When he got to The Village an hour later, The Rover entered the station office and pulled out his standard introduction: “Sumimasen. Nihongo wakarimasen. Demo… TAXI.” (“Excuse me. I don’t speak Japanese. But… TAXI.”)
When he told them where he was going, the desk staff indicated that he should take the bus, and they even helped him load my stuff back up. When the bus got to my area the driver stopped virtually at my driveway and even waited while The Rover took three trips to unload.
The next morning, Company B’s regional branch manager came to show me around the local schools while the lucky Rover got to stay behind and clean. We’d already tried to clean my bedroom, but the walls had a texture like sandpaper that just tore the hell out of any cleaning implement we applied to them, and the sliding doors were made of paper that began to disintegrate the instant water touched them. The branch manager talked to the landlord about replacing the doors at my behest, but I made the mistake of adding, “If it’s possible,” which I worried would be interpreted as, “If it’s not too much trouble,” which, of course, it would be.
After diving back and forth and talking to the teachers at three elementary schools and the junior high, I asked the branch manager about the last school, which I recalled was somewhere in the mountains. He corrected that it was, rather, on top of the mountains. We then drove above amazing cliff-and-ocean vistas and turned up a mountain-edge road barely wide enough for one-way traffic on which we had to pull into one of the rare side lanes whenever anyone came down in the opposite direction.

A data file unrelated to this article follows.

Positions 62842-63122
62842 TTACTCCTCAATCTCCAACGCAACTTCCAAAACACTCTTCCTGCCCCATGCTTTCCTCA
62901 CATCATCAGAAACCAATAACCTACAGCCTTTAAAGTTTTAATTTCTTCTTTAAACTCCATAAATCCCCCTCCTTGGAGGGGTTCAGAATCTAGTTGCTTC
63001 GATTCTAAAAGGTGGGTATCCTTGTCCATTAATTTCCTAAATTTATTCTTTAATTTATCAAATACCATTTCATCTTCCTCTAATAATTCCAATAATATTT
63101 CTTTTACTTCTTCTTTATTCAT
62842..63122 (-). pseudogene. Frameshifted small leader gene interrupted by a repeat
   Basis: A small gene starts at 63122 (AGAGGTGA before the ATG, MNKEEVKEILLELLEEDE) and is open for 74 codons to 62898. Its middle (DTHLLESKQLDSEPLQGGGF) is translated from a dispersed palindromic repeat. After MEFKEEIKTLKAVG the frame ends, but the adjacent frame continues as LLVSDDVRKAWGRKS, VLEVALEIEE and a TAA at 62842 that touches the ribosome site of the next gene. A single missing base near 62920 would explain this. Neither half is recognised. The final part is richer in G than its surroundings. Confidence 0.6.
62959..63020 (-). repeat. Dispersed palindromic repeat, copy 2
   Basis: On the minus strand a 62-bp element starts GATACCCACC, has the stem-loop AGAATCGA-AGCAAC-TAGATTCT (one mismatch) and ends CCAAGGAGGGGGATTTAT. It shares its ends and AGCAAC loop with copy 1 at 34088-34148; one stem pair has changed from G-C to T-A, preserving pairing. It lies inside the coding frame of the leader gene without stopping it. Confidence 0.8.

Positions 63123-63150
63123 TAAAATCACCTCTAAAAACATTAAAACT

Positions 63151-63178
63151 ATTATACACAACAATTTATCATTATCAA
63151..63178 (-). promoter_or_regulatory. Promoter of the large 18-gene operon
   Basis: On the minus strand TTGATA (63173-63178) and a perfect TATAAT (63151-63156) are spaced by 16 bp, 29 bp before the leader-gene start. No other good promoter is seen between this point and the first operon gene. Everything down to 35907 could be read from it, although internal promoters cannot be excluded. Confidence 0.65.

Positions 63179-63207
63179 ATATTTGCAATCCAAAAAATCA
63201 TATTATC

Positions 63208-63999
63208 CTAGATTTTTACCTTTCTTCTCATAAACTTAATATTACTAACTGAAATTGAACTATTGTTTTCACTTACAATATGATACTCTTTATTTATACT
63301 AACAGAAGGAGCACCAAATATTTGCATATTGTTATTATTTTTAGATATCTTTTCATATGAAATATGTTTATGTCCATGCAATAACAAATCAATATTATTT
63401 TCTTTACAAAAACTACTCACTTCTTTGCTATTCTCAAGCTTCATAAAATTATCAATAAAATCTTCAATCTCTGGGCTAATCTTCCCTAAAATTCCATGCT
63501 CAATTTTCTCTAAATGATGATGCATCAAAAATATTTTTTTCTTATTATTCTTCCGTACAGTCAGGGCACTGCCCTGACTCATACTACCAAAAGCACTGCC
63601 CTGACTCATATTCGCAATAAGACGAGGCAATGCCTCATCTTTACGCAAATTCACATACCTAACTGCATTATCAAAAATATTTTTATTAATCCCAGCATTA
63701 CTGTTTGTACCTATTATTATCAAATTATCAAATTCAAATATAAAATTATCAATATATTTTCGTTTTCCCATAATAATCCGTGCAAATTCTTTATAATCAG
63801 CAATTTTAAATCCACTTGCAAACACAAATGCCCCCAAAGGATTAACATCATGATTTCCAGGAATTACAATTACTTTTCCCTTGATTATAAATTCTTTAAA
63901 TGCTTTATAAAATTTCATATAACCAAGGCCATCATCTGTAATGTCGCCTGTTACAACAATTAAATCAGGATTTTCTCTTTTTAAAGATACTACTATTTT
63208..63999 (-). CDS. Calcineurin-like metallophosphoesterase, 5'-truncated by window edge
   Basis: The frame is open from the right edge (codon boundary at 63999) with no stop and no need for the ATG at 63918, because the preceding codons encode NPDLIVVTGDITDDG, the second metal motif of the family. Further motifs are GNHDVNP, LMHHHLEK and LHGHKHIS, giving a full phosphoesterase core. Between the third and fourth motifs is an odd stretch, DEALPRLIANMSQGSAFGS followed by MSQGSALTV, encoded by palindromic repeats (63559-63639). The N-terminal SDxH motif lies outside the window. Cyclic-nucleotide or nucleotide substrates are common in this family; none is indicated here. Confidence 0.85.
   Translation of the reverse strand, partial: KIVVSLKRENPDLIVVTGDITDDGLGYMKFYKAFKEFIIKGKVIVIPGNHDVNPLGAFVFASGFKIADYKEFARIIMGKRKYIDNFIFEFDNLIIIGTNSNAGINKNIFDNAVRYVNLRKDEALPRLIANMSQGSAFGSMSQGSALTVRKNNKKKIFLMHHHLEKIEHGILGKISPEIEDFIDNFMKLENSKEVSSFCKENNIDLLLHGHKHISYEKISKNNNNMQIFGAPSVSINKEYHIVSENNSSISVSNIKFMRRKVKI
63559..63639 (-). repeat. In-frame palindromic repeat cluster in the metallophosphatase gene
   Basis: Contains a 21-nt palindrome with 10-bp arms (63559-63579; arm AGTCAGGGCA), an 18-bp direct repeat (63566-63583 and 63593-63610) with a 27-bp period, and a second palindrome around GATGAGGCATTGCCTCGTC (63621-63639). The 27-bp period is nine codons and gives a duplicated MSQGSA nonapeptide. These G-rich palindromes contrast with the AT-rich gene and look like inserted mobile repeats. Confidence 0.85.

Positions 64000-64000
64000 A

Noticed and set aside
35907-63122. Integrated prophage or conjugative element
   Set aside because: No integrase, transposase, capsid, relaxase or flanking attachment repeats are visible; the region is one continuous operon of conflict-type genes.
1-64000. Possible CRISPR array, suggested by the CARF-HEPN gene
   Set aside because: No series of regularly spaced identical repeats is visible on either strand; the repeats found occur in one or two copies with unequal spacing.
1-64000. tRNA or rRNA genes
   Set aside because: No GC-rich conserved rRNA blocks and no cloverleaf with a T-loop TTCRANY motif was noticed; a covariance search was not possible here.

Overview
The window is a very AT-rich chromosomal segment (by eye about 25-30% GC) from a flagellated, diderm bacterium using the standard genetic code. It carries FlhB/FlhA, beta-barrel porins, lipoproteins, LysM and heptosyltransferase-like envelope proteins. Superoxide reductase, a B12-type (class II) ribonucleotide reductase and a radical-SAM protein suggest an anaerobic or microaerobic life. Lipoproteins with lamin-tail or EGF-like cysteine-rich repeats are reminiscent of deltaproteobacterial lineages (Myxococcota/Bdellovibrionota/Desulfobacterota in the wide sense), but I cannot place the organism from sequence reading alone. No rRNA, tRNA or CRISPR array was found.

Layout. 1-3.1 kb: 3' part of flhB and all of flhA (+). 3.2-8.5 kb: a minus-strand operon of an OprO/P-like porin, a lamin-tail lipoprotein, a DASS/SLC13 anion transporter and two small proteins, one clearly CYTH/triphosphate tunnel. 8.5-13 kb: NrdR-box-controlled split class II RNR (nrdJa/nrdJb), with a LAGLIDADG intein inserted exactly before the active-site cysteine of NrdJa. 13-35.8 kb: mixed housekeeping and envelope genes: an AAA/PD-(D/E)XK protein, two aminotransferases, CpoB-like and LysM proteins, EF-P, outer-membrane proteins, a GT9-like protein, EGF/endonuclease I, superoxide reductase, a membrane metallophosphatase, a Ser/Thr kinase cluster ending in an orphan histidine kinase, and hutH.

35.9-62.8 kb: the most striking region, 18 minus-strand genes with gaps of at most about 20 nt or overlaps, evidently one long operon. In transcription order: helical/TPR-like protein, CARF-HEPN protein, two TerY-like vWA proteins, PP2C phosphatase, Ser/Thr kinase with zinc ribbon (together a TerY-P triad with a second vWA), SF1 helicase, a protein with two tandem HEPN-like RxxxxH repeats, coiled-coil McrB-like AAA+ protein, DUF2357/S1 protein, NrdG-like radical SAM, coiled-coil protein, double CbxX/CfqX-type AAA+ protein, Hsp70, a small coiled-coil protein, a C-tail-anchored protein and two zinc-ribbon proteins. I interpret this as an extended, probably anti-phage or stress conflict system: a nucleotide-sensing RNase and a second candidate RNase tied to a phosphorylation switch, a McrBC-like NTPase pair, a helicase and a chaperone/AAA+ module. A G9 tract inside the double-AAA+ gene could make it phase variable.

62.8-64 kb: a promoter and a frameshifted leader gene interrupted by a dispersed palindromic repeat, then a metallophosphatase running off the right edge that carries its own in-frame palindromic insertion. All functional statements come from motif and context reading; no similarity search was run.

That afternoon, The Rover and I watched eight big hawks gliding and diving about fifty feet away from us by some houses along the river, and when it got dark, we wandered downtown, checked out the video store and ambled to the hotel, where the water was up to the concrete steps that led down to the beach. We wondered why people came to The Village and what the people who lived in the town actually did every day.
I got a call from Blight’s foreign personnel department the next morning; they wanted to know if I could do overtime in Shizuoka. I told them I was three hours away and it was highly unlikely. They’d also called while I’d been horribly ill on the way to Izu with my friend and twice while I’d been training in Tokyo. As of the next day, however, my vacation time would finally end and I would never hear from them again.
That night, Socks, the high school ALT from England and the only other gaijin in town, came for a visit under the aegis of the man who had given me a lift at the station. I was embarrassed that I had neither drinks to offer nor anything to offer them in. Nor did I have seats.
They didn’t stay long.